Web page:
A recent article written by Sheryl Sandberg in the Wall Street Journal, suggested that there is a crisis looming in corporate America with more than one in four women considering downshifting their careers or leaving the workforce. This got me to thinking, is the same thing happening here in the UK and if it does happen, what effect will that have?
LeanIn.Org and McKinsey & Co have run a study over the last six years and published their findings in the 2020 Women in the Workplace Report. It showed slow but measurable progress for women in all levels of management and that these slow gains could be wiped out within a single year, as up to two million women are thinking of leaving their jobs.
In the channel we are starting to see a rise in female leadership, but during COVID many women have felt the strain of extra responsibility and worry. This has amplified a need to work longer and harder than their male counterparts at work, as they feel they are held to a higher standard and judged more harshly if they fail. Many do not feel comfortable sharing their concerns, or even communicating their childcare issues, to avoid being perceived negatively at work.
Today women are under immense pressure at home and at work, taking the lion’s share of the childcaring, relative caring and domestic tasks. The American statistics show that among senior level leaders with partners, 63% of women have one who works full time, compared with 35% of men. Senior level women are therefore 1.5 times as likely as men to consider downshifting or leaving. The top reason they give is burnout. Ethnic minorities and those with additional conditions are finding it even tougher, as they often feel excluded and don’t always feel they can properly express themselves.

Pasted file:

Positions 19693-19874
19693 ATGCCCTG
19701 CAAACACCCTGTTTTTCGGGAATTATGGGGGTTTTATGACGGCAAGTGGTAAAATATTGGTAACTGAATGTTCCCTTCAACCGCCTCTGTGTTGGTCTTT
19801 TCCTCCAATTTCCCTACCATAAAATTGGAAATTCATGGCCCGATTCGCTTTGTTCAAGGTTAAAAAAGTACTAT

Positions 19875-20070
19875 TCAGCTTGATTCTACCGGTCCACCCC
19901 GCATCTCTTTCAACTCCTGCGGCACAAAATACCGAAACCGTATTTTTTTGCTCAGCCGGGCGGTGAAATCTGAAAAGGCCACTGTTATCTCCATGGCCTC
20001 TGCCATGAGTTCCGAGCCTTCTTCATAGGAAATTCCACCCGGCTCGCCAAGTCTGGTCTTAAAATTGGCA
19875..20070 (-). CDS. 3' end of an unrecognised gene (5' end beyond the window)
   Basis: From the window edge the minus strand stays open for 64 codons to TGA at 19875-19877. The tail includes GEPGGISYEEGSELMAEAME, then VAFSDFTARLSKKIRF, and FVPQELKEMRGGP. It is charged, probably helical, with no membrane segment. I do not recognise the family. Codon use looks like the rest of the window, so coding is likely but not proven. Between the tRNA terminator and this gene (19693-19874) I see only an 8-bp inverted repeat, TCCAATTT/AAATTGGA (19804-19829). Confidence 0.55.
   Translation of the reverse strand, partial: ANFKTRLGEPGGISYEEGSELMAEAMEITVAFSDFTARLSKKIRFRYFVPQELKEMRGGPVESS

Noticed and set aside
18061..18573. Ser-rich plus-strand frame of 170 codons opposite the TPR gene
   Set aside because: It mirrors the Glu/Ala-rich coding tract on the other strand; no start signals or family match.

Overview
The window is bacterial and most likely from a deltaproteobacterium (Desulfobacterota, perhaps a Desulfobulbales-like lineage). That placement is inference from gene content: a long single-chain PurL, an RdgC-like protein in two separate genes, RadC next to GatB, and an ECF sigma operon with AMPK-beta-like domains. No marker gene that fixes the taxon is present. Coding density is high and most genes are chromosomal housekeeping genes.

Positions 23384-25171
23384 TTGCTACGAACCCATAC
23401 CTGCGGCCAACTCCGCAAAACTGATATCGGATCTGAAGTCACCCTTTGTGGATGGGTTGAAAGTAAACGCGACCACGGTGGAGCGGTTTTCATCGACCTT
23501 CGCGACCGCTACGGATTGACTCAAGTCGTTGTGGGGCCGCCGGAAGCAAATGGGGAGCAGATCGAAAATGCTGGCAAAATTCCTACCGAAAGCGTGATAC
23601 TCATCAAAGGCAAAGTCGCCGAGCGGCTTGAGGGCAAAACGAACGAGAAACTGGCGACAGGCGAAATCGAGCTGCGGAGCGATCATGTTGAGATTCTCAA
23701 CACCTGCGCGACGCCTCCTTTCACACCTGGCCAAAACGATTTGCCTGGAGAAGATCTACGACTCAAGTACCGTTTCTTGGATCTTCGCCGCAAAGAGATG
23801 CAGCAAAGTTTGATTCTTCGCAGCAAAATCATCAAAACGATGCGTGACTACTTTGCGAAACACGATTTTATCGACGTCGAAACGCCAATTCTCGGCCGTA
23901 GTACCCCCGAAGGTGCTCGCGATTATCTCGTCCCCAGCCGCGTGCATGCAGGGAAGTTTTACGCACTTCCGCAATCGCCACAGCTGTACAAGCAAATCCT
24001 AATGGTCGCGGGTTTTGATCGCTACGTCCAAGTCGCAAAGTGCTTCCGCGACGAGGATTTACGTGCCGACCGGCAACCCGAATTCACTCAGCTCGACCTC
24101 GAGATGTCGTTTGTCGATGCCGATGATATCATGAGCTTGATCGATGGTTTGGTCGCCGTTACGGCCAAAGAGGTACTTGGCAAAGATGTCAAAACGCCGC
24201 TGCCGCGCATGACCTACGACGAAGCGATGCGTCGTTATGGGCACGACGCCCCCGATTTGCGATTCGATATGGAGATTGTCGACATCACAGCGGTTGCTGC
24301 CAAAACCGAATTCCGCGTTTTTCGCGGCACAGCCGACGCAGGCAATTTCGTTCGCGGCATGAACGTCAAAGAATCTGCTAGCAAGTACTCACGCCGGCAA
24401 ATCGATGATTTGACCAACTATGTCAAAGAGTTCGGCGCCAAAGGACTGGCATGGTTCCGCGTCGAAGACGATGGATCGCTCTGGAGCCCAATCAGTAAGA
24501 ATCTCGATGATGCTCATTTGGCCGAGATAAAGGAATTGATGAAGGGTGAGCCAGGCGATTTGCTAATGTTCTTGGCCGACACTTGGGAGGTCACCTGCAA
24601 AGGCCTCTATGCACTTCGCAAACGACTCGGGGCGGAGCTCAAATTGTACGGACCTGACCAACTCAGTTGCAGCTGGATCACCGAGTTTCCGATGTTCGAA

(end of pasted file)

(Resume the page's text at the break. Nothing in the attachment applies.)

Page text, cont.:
If I think of my own friendship group of senior managers in large corporates around the UK. I am the only one left working full-time with a family. Some went part-time, others gave up work completely and cited burn-out as the reason. In our own organisations in the channel, working from home has blurred the lines for many, and we are seeing illness levels increasing.
If we don’t address these issues, we will continue to see absence levels increase and employee satisfaction decrease, which could lead to us losing some of our most valuable employees, who would be hard to replace.
If we come up with a solution now, we can increase productivity, employee satisfaction and retain the progress we are making to achieve diverse and inclusive teams.
We need to look at working from home and how we can make this work for our employees. Encourage regular breaks and regular hours, as well as a good balance of two-way communication and trust to work alone. What I think we need is good managers. Socially I think we need to look at the balance of responsibilities in the home and support our partners for healthier work life balances.